Cynthia Bowns has felt the calling to be a deacon since her husband went through the diaconate formation program a few years ago. Despite the Catholic Church’s rule that women cannot be ordained, Bowns started preaching to members of her parish at Mass and whenever she is requested.
“There’s a great need for [preaching] from a woman’s perspective, especially married women,” she said.
Bowns said her preaching has been well-received among her fellow parishioners, and several of them even call her a deacon because of it.
Her time at the pulpit hasn’t gone unnoticed. A couple of years ago, Deborah Rose-Milavec, executive director of FutureChurch, an organization that advocates for women’s ordination and ending clerical celibacy, asked Bowns if she would be interested in participating in a new initiative dedicated to women preaching.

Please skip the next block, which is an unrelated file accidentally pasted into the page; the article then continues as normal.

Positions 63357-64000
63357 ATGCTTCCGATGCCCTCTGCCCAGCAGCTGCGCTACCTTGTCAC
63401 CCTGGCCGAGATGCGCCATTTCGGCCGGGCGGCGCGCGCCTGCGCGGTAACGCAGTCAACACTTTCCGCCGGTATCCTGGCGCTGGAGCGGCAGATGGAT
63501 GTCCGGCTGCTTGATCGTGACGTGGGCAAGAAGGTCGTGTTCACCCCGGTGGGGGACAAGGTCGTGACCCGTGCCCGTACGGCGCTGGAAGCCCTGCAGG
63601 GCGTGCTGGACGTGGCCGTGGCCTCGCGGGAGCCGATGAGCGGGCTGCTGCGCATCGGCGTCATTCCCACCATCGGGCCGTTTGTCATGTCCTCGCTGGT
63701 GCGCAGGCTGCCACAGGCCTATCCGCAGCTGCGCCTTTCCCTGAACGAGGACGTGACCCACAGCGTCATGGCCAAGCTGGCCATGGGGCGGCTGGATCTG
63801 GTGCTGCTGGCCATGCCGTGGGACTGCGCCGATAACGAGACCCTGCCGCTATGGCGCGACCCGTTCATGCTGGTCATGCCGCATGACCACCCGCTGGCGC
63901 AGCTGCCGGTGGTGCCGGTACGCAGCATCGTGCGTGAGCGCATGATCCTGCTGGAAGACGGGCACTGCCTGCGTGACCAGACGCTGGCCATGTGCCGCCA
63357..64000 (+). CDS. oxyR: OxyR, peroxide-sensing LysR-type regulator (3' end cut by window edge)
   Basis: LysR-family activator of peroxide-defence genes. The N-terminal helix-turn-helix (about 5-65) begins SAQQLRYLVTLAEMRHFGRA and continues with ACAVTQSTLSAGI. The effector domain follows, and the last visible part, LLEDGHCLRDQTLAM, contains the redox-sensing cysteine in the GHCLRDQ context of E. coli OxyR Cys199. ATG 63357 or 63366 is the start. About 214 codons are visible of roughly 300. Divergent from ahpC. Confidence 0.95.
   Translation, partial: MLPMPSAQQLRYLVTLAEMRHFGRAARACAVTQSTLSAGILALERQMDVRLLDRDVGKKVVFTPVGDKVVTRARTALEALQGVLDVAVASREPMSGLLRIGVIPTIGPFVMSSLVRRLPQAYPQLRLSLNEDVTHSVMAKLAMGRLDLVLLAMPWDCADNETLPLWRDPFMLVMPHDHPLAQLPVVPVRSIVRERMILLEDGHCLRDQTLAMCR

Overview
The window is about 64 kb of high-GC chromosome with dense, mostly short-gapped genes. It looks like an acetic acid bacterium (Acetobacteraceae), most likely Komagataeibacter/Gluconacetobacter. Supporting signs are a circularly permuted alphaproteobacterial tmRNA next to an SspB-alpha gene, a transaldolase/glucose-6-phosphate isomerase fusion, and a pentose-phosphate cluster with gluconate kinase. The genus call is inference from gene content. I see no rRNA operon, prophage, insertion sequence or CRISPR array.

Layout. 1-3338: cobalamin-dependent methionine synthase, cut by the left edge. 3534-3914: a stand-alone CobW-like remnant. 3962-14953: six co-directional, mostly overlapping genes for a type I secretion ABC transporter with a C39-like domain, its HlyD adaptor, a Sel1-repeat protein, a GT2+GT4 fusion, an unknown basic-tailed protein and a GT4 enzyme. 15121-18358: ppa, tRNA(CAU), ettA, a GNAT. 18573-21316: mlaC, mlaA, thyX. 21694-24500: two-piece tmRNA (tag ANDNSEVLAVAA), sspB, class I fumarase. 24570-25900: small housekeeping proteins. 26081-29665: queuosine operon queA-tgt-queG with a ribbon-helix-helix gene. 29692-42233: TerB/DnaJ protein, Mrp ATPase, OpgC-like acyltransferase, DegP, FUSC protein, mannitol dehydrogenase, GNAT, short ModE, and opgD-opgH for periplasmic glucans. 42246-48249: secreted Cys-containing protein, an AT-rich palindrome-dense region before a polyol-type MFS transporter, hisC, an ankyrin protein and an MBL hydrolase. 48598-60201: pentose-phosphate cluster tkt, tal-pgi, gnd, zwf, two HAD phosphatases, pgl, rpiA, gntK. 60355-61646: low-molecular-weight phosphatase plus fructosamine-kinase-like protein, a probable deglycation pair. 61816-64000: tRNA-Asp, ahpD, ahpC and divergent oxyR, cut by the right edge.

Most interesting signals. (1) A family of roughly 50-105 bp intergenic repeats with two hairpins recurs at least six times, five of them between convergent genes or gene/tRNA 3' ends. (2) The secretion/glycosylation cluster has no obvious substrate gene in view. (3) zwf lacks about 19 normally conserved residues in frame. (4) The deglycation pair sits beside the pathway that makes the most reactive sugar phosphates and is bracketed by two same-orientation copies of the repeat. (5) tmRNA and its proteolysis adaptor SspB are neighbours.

Today, Bowns is one of 34 women preachers who are part of Catholic Women Preach, a project dedicated to showcasing women preachers through modern technology, including internet-based resources.
The preachers consist of laywomen leaders from various backgrounds, including women religious, theologians and others who are active with their church and Catholic-affiliated organizations. All of them are volunteers. As of February 2015, according to Georgetown University’s Center for Applied Research in the Apostolate, there were more than 39,600 lay ecclesial ministers in the U.S.; 80 percent of them — about 31,680 — are women.